You may experience one or two of those things, maybe even 3, but imagine experiencing them all every single day, 24/7. It never ends. Even our sleep is flooded with nightmares. We get no breaks. So, imagine how hard it is to function in a world where you must represent yourself well and fit into society. Imagine walking into a church where you see people chasing after the Lord wholeheartedly, but you can barely believe God exists, and how you feel about Him changes minute-by-minute—seemingly against your will.
You constantly question if God is real. Why would he allow such horrible things to go through your mind if he is? Yes, satan rules the earth, but God has the power to heal, doesn’t he? I’m tired of fighting these battles. People say they make you stronger, but I’m plenty strong enough for a lifetime.
Unless you take the time to learn about this disorder, people with BPD will continue to feel so isolated and alienated. We are different than the regular population—that’s a fact. There are numbers. There is evidence. We don’t have the same innate skill set that most of the population has. We have to learn things in our adult life that most adults learned as children—if we choose to get healthy. It’s an uphill climb that most people will never understand, and they’re honestly lucky.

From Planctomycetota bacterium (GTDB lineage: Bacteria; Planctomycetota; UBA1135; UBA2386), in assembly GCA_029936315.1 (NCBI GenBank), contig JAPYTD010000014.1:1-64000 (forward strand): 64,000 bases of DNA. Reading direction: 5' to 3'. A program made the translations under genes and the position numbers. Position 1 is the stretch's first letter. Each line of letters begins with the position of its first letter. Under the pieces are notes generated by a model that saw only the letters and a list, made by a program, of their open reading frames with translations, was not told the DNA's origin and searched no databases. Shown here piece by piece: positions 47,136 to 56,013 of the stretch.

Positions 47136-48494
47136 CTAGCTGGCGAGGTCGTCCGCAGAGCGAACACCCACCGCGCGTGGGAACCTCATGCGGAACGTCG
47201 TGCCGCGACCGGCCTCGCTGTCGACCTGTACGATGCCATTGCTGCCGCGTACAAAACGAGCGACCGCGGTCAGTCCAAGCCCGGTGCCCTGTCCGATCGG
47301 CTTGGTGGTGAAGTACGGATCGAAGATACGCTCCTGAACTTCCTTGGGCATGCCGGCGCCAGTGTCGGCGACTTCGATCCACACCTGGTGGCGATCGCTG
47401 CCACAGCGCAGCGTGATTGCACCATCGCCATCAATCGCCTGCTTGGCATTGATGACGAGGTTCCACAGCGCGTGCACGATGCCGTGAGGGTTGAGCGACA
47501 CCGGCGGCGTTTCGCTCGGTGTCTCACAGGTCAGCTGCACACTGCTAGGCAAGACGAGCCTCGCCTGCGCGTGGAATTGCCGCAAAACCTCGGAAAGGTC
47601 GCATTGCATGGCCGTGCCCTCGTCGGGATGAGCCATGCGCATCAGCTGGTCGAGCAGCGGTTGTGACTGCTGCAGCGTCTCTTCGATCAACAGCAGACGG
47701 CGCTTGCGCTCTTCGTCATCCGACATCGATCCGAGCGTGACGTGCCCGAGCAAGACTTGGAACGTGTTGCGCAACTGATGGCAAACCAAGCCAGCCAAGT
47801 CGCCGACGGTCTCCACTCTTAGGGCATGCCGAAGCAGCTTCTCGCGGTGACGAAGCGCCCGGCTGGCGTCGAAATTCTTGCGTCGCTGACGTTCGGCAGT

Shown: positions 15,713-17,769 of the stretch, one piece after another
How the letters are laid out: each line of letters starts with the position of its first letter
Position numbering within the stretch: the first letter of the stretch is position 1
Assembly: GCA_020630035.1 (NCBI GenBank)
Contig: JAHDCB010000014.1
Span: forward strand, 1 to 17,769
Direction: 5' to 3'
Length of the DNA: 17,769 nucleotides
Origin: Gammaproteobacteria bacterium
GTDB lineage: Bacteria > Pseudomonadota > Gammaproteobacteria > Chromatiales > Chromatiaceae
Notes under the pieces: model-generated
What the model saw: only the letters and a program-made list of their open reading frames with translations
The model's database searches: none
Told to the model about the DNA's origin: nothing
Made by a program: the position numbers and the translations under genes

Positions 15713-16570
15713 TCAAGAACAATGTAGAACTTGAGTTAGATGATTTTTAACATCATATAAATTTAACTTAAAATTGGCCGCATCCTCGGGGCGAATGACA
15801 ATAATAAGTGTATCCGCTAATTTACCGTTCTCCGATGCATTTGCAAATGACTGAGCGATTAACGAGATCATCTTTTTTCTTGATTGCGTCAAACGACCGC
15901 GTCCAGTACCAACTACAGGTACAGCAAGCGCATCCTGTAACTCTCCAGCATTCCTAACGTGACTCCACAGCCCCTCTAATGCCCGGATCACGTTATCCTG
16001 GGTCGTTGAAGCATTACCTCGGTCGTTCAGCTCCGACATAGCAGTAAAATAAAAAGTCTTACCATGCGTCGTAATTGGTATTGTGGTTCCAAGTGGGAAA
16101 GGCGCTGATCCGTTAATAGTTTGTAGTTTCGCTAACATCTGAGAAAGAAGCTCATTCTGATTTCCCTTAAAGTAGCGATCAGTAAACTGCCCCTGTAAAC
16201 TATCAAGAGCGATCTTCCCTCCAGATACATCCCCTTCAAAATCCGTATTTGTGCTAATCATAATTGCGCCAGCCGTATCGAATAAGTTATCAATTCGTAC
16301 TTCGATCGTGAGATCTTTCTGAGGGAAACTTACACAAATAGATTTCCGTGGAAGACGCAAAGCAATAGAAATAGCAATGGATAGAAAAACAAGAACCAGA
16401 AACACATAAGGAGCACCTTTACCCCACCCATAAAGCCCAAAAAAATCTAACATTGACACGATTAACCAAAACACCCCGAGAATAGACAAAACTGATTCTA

I would never wish this disorder on anyone, and I pray that God does a miracle and heals me. I long to know what it’s like to have a “healthy” brain—one that doesn’t fight these minute-by-minute thoughts. One that can handle conflict well. One that doesn’t dwell on the most minor things others don’t even consider. One that experiences emotions within a “normal” range and for a “normal” amount of time. Maybe a better word is reasonable instead of normal. I know there isn’t really a “normal,” but I think you get the point.
Spreading BPD Awareness for ‘BPD Christians’
I also want to point out that I work hard not to let borderline personality disorder define me. Additionally, I am doing well in life right now. I have a job that I love with everything in me and amazing friends. I am living independently and am doing just fine with that. Ultimately, my goal with this post is to educate and bring awareness to BPD that is often hidden and show how there are Christians with borderline personality disorder who are fighting to be heard.
And this is just BPD–I can only imagine the stigma and silence that comes with other, more uncommon mental health disorders such as DID or schizophrenia. If no one speaks up on these issues and the reality behind these mental illnesses, change will not occur.
I don’t know what the next step is for me. I don’t know what to do besides continuing to pray that God will bring healing and understanding. I don’t know how to feel more comfortable in the church setting. I don’t know how to help others understand me and my struggles.
All I know is that it’s a fact that I have borderline personality disorder, and only God can heal me of it. I can put in the work to bring about healing, which I am, but I don’t foresee ever being totally free from all this unless God heals me. Until He does, I will continue to voice my experiences with BPD and pray people will listen.
About the Author
My name is Brianna Rhodes, and I was diagnosed with borderline personality disorder roughly two years ago. Since being diagnosed, I’ve been on a journey to spread awareness about BPD and end the silence/stigma surrounding the disorder. Read more from Brianna on her blog here.